Party House (E4, Wednesday) is a new scripted reality programme in which youngsters you don’t know have a house party and deal with several love triangles. As they jump into swimming pools, spray graffiti on the walls and dance while wearing outré masks, an overexcited narrator talks about how much fun it all is. These are lives of loud desperation.

The key characters, who have names such as Shoey and Yaz, talk in endless boring detail about who they wish to kiss, thus negotiating the mores of contemporary party culture (the loud music comes conveniently down in volume whenever they talk, which must be annoying if you’ve came to the party to twerk against a man wearing a horse’s head). It’s a bit like Jane Austen, I suppose, even down to what appear to be the presence of uniformed officers. Okay, I’ve just been told that vintage military jackets are fashionable right now and so these young men are not likely to be shipped off to the front in the morning. In conclusion: I have no idea what’s going on. And bring back conscription.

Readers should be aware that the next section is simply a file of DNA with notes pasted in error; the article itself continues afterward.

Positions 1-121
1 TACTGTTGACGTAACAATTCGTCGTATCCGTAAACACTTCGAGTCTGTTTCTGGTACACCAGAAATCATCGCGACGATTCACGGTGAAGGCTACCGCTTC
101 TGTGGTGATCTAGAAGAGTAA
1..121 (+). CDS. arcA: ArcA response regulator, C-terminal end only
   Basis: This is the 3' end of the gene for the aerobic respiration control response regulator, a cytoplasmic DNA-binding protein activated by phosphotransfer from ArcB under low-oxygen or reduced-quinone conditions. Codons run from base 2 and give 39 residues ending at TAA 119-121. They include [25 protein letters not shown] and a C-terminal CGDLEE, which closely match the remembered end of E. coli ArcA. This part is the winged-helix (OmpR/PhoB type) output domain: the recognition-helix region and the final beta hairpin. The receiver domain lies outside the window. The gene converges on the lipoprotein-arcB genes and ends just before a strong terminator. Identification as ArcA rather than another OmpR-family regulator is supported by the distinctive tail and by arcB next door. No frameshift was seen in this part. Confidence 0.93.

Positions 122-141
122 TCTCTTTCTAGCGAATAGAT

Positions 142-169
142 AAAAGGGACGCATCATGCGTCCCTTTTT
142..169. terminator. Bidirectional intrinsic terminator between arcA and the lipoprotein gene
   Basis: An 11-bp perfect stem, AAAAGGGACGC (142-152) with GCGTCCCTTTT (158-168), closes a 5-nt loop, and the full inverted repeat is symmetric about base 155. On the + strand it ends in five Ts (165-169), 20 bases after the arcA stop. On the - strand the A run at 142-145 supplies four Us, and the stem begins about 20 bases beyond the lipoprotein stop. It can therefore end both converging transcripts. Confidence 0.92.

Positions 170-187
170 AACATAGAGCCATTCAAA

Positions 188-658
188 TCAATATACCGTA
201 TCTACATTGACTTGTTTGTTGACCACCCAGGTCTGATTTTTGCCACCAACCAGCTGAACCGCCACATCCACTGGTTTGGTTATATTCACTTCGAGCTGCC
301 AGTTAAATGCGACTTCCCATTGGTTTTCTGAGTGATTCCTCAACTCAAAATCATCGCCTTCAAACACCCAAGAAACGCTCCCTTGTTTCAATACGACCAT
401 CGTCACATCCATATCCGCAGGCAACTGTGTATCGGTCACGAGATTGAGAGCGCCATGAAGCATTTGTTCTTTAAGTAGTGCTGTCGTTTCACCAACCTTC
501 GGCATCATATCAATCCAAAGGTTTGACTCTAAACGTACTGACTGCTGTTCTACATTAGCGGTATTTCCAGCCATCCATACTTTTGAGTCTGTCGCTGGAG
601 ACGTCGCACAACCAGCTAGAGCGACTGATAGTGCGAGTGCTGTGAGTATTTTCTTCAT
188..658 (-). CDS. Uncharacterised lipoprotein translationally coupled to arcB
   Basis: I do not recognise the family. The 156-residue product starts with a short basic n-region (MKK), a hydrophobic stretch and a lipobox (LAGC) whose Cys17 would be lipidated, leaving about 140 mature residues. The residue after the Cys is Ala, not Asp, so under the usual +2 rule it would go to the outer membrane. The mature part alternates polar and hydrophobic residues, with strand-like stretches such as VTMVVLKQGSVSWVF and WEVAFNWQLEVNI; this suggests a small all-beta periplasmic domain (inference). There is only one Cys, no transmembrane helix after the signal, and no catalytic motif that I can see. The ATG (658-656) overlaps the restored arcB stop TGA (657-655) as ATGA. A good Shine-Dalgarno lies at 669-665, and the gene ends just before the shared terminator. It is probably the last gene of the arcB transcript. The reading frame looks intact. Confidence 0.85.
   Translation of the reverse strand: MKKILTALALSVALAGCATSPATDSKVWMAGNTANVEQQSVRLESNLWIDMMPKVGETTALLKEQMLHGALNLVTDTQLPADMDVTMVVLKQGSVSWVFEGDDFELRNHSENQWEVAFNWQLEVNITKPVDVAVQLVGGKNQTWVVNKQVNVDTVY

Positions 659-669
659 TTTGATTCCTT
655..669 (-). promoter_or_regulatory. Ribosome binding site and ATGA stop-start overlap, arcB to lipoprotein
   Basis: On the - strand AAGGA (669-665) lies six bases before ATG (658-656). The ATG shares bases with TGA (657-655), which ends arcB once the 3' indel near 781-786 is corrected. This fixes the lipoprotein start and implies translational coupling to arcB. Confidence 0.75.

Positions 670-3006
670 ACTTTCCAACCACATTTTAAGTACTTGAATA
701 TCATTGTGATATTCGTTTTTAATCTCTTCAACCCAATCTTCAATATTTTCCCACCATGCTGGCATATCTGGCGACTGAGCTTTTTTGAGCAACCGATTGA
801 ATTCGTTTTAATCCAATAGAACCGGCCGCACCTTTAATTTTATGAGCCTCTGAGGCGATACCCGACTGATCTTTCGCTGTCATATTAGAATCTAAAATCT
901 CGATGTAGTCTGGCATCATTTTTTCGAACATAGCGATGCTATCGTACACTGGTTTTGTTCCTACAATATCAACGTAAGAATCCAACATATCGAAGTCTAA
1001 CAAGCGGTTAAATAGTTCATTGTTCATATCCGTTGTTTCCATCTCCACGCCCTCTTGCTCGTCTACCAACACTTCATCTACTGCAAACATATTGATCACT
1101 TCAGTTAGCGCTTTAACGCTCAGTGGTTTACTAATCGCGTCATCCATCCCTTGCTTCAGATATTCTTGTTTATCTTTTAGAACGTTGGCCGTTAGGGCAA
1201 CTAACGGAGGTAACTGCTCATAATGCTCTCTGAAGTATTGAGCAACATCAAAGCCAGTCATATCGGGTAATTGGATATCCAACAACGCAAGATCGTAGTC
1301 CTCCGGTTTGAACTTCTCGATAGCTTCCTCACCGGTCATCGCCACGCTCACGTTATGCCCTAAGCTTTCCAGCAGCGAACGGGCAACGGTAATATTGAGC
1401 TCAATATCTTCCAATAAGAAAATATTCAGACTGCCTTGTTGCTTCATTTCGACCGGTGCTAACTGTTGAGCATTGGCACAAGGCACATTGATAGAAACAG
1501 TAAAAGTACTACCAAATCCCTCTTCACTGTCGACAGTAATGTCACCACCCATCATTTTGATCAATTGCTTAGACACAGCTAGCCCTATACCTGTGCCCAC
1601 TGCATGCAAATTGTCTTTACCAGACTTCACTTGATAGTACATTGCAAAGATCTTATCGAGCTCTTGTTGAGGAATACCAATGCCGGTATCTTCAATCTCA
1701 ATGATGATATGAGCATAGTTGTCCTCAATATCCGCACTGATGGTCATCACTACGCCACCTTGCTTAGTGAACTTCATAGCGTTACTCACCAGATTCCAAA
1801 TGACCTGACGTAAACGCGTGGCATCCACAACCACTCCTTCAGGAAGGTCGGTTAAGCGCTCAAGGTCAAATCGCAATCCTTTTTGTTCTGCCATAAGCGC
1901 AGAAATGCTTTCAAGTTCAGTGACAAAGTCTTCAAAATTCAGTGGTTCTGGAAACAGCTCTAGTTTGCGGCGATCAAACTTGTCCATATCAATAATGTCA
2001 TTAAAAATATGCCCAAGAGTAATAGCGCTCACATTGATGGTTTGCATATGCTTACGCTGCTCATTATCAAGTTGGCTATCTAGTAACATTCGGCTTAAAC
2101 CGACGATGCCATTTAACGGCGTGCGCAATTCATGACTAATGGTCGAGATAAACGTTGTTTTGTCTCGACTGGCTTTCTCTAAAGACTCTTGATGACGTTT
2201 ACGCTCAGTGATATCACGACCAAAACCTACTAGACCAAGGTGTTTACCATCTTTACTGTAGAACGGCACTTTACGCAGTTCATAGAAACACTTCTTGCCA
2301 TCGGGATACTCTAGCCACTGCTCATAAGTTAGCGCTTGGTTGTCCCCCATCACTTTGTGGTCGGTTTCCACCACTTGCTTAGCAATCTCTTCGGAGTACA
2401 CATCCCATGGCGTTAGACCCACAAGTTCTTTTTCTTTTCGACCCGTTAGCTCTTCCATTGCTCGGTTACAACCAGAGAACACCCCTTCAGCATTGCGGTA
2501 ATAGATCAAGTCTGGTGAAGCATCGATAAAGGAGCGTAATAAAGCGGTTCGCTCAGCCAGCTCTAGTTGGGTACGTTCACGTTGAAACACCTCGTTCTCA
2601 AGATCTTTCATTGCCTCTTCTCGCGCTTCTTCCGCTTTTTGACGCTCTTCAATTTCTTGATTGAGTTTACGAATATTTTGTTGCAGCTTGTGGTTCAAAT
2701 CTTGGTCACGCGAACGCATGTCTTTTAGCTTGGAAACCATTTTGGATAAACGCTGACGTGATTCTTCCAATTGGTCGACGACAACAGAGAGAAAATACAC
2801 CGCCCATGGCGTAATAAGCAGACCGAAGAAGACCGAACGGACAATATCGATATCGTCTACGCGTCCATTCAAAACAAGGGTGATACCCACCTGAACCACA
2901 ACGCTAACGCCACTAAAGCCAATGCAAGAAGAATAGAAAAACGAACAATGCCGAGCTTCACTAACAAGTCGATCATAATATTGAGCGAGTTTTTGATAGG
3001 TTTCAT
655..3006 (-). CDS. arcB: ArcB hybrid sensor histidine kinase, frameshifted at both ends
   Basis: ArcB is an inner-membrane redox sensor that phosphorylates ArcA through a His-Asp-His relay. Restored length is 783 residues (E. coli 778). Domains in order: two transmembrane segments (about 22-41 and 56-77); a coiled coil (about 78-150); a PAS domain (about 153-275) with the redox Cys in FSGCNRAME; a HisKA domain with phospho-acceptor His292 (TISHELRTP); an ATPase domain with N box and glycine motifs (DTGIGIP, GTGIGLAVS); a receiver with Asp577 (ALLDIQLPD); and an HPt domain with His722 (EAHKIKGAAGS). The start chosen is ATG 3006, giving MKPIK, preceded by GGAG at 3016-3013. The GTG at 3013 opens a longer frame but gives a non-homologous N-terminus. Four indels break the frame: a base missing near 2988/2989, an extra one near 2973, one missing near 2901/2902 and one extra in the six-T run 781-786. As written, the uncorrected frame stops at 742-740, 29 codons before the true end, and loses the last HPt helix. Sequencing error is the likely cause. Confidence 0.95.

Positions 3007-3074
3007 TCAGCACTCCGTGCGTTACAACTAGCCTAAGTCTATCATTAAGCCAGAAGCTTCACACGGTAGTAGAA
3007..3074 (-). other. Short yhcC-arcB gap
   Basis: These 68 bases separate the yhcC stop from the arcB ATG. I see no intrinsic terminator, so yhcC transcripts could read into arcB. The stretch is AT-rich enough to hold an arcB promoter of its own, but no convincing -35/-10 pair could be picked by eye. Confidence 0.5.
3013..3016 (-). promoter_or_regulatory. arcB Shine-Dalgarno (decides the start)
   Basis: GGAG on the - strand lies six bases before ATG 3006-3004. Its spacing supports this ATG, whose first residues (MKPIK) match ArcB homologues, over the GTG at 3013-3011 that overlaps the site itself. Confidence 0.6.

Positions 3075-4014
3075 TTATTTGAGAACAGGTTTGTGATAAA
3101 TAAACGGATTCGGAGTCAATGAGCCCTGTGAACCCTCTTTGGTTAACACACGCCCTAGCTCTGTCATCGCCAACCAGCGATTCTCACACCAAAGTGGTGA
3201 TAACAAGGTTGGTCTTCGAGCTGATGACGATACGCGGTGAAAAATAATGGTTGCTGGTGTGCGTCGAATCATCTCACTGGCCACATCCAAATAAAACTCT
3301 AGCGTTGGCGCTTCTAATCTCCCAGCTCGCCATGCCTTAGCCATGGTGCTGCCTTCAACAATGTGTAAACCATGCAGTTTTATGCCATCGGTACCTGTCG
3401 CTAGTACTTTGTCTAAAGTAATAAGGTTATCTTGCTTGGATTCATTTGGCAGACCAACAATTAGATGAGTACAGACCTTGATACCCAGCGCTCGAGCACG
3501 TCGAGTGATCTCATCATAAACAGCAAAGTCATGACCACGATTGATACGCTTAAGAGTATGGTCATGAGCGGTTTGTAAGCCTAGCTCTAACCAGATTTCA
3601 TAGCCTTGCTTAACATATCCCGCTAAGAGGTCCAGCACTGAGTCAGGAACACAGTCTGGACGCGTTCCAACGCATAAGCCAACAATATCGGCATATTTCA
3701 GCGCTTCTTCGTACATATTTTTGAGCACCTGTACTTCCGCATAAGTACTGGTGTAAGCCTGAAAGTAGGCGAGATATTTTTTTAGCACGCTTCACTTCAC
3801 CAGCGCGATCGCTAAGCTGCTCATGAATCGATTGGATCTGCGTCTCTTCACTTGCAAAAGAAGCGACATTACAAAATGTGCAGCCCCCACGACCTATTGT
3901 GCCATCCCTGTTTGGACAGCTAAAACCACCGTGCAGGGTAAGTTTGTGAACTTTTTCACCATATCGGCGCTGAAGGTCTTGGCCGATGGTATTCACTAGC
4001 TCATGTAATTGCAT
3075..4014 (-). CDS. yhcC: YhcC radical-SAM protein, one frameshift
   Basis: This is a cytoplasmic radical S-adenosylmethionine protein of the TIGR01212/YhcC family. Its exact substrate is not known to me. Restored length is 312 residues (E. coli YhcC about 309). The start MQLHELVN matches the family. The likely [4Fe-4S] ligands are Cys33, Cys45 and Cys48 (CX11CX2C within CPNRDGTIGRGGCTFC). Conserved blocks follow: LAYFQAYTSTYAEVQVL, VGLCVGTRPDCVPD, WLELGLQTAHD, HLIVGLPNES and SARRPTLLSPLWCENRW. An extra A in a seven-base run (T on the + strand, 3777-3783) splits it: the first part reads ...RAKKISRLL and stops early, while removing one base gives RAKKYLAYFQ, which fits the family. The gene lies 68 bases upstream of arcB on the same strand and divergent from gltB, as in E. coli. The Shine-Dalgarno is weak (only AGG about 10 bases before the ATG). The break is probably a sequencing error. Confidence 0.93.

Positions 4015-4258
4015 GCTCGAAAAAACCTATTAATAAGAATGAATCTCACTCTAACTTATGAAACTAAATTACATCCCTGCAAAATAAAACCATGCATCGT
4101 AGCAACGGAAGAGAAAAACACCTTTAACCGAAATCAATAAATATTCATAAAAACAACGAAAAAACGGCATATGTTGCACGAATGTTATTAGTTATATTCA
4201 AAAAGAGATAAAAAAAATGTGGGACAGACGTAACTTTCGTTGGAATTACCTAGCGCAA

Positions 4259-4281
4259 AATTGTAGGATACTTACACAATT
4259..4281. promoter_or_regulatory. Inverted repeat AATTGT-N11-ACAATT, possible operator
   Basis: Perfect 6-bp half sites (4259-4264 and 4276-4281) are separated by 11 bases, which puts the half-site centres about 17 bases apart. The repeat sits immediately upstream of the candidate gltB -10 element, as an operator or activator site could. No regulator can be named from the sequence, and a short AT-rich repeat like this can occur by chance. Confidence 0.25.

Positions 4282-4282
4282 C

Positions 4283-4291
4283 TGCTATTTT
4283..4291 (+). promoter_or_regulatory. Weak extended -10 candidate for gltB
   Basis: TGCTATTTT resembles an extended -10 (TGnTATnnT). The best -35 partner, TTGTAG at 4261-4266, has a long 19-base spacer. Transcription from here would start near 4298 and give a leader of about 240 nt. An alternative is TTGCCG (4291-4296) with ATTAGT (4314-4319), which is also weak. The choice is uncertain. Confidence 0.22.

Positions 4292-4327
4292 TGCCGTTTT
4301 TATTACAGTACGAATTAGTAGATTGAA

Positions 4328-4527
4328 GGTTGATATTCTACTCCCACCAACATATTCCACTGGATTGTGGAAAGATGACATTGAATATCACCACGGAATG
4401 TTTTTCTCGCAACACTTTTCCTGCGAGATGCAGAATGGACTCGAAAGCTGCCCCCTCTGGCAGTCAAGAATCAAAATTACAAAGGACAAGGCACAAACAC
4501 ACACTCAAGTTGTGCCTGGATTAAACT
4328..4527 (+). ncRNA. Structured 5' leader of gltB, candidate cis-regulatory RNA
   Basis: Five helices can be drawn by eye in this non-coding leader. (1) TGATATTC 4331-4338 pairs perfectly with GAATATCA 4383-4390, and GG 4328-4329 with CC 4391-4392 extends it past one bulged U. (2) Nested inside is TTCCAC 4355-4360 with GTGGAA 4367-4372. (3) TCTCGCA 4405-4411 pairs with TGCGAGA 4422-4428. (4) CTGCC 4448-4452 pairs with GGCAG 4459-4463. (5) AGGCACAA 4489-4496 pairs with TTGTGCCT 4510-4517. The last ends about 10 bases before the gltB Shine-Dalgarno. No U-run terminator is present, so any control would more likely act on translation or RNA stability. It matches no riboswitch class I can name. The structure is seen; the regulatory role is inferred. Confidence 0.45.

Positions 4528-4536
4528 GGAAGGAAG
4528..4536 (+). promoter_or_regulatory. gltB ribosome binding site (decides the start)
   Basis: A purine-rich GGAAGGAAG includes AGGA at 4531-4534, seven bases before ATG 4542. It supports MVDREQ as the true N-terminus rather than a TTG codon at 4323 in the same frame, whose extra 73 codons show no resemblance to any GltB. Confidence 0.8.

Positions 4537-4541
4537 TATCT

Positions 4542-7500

Crossfire (TV3, Monday, Friday) is an enjoyably no-nonsense quiz show with clear-cut rules. Four men (thus far it always seems to be men) stand in a blood-red studio trying to win points that they can then maliciously pass to another player. Too many points and you are eliminated. There is something primal about a man’s desire to best his fellow man in feats of trivia. I can actually imagine stumbling into a forest clearing to find people playing Crossfire by torchlight, either as a form of tribal government, pagan religion, or as a sort of no-holds-barred, bare-knuckle pub quiz (an alternate ending to True Detective ?).

At the centre of it all is Sean Moncrieff, a tall, smarter-than-average broadcaster with the round, furrowed head of a Peanuts character and the authority of Lord Summerisle from The Wicker Man . No fake-tanned, glittery quiz-master he, Moncrieff submits himself stoically and wittily to the whims of the system.

“Unfortunately, John, you were caught in the crossfire and the lights go down on you,” he says sadly but firmly, when John, who once met Jackie Onassis (this is the type of fact that defines people on a quiz programme) falls foul of the game. John is then submerged in darkness. I presume he’s led screaming to the car park by a man in an animal mask and placed on a wicker pyre, but his microphone is muted so I can’t be sure.